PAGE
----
Counties should not expect any new money even after the national cake allocator proposed that they receive Sh370 billion in equitable share for the next financial year.
In its proposal, the Commission on Revenue Allocation (CRA) has renamed kitties that devolved units have been receiving all along, as it struggled to deliver on President Kenyatta's pledge to give the 47 regional outfits over Sh50 billion more.
Mr Kenyatta had last year promised to allocate an additional Sh53 billion to counties in the 2021/22 financial year as part of the deal to end the stalemate that gripped the nation during the debate on the third basis of revenue sharing formula.
However, the proposal the commission published yesterday show no "new money" will be going to counties and that the Sh370 billion had been achieved through re-budgeting of the funds that have already been going to the counties for the last seven years of devolution.
Shoot down CRA proposal
The move is likely to cause a rumpus in the Senate when it returns from recess, with some lawmakers already threatening to shoot down the CRA proposal Tuesday.
Counties received a total of Sh339.8 billion from the national government this financial year.
This comprised Sh316.5 billion in equitable share, Sh13.7 billion national government grants and Sh9.4 billion road maintenance levy.
They also received an additional Sh30.2 billion in grants and loans from multi-lateral lenders.
CRA chairperson Jane Kiringai confirmed to the Nation that the proposed Sh370 billion does not include "new money", and that the commission had achieved the additional Sh53 billion through re-budgeting of some of the funds that counties have traditionally received from the centre.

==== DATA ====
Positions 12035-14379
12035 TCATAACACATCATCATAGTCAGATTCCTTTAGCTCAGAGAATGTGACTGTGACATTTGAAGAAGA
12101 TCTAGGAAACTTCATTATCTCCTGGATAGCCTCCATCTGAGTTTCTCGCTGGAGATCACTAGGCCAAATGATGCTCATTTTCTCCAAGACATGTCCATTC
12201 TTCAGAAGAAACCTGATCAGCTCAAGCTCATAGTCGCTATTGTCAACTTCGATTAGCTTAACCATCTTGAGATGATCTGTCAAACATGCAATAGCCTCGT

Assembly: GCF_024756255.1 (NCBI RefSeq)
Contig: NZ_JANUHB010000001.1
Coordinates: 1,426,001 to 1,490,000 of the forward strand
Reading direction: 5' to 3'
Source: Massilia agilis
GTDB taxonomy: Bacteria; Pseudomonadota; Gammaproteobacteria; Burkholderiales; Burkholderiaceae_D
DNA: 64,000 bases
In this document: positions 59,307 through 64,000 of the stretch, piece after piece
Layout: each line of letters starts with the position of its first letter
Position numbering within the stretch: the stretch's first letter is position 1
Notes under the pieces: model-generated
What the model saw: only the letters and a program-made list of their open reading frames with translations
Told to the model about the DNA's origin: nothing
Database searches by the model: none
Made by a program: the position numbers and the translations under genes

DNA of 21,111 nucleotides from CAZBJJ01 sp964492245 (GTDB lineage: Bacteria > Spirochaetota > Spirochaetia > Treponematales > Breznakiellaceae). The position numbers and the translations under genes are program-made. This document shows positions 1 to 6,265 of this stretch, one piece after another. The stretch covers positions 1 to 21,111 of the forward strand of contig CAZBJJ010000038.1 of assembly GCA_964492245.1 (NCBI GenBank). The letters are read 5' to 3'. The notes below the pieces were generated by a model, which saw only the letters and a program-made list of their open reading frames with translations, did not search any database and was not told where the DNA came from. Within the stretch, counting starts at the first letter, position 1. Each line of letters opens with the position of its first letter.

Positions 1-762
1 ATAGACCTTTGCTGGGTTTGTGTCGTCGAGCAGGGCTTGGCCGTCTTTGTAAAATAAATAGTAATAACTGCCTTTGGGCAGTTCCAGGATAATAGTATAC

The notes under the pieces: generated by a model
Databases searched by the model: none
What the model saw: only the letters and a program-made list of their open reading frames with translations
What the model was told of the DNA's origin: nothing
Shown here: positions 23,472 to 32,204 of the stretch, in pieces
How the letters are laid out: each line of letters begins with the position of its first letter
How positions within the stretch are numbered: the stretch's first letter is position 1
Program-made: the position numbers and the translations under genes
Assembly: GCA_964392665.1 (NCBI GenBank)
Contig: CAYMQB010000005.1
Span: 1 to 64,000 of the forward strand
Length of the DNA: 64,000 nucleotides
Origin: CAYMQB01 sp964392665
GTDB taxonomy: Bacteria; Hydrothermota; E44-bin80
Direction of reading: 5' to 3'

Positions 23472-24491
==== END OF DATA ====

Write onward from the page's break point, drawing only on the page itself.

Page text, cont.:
No additional funds
"We have no new money to allocate to counties," Dr Kiringai said, adding that effects of the Covid-19 pandemic and the depressed revenue collections have made it difficult to get additional funds for counties.
"We had to innovate because getting the additional Sh50 billion to share was a problem in the circumstances."
The National Treasury had projected to collect Sh2.1 trillion, but the effects of the pandemic have seen the figure scaled down to Sh1.81 trillion for the 2021/22 fiscal year.
To achieve the Sh370 billion, CRA proposes that Sh316.5 billion be used as the baseline equitable share allocation, meaning the funds will be shared equally among all the 47 counties.
Counties have received the same Sh316.5 billion as equitable share in the last two financial years.
The commission has also re-budgeted and converted the conditional grant to equitable share.
Conditional allocations cater for the leasing of medical equipment (Sh6.2 billion), level five hospitals (Sh4.3 billion), youth polytechnics (Sh2 billion), and county headquarters (Sh300 million).
In the next financial year, the national government has proposed to allocate Sh17.02 billion in conditional grants for selected counties to implement social projects.
However, according to Dr Kiringai, the commission had made a decision that the funds be disbursed to all the counties to improve social amenities.
This means that the Sh17.02 billion will now be shared equally among all the 47 counties based on the third basis formula that was adopted last year.
The commission also wants Sh36.5 billion transferred to counties from national government's ministries, departments and agencies for the performance of concurrent functions in the areas of health, crop development, livestock, fisheries, water, irrigation and sanitation.
Council of Governors Chairman Wycliffe Oparanya was not immediately available for comment, but Laikipia's Ndiritu Muriithi said his expectation was that the Sh50 billion is new money.
Drop county functions
He supported the proposal that the national government entities drop all county functions, noting that the devolved units have come of age and have the capacity to deliver on each and every devolved function.
While Senate Minority Whip Mutula Kilonzo Junior welcomed the Sh370 billion as a great achievement for devolution, a senator allied to Mr Kenyatta, and who did not want to be named fearing victimisation, said CRA's proposal was "below expectation".